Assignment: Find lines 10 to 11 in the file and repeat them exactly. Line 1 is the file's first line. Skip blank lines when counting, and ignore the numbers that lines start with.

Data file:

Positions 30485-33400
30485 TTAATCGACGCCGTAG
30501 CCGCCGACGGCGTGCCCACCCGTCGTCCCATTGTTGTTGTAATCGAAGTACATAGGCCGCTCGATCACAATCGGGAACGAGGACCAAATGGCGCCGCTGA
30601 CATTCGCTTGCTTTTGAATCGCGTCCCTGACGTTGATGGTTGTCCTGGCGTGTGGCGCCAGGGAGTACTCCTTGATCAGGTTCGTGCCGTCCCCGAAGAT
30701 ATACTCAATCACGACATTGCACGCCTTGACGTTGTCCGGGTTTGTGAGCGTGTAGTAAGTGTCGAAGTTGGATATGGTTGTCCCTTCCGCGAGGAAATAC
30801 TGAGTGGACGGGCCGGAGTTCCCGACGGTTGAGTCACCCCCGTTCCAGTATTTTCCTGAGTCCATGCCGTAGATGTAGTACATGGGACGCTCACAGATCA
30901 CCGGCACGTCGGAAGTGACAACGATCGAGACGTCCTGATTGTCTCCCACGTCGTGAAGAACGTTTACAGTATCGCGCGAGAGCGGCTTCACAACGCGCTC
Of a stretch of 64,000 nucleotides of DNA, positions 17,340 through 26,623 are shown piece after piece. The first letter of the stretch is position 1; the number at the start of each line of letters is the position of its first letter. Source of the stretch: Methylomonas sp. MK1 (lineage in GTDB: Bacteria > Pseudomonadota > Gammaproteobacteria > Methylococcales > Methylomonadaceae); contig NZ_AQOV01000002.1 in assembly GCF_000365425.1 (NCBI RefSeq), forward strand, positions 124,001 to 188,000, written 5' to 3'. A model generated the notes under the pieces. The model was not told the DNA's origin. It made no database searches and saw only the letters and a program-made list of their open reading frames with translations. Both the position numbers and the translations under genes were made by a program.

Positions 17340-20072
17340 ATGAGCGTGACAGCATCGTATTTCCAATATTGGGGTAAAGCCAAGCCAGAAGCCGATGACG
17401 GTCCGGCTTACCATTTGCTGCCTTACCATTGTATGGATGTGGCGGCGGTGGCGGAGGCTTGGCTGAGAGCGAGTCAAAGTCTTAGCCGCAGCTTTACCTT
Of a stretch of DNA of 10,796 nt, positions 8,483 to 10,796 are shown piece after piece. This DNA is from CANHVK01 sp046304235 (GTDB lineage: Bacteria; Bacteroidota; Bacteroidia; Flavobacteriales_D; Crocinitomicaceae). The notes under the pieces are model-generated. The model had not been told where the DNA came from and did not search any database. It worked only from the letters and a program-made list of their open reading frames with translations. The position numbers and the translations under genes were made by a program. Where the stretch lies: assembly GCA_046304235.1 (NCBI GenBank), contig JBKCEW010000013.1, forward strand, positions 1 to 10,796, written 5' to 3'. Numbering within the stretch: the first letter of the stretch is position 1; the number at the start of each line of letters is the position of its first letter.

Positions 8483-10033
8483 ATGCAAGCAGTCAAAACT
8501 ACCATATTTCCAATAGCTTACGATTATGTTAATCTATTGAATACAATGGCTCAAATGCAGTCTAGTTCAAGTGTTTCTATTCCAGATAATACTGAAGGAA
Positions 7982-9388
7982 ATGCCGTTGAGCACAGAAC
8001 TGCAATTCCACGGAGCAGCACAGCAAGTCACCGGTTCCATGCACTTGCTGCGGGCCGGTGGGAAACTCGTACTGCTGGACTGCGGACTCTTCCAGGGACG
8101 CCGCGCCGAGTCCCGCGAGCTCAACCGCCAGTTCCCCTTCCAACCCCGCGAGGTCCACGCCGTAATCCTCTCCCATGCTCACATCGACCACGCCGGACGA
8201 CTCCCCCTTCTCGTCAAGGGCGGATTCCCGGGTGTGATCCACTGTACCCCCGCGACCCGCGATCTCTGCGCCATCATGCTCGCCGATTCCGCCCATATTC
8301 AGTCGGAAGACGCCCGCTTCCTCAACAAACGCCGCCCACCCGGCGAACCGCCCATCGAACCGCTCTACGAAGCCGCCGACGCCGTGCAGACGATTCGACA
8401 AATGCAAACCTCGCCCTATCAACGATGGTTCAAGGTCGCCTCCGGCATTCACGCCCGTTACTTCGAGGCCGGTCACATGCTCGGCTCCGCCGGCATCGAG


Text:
17340 ATGAGCGTGACAGCATCGTATTTCCAATATTGGGGTAAAGCCAAGCCAGAAGCCGATGACG
17401 GTCCGGCTTACCATTTGCTGCCTTACCATTGTATGGATGTGGCGGCGGTGGCGGAGGCTTGGCTGAGAGCGAGTCAAAGTCTTAGCCGCAGCTTTACCTT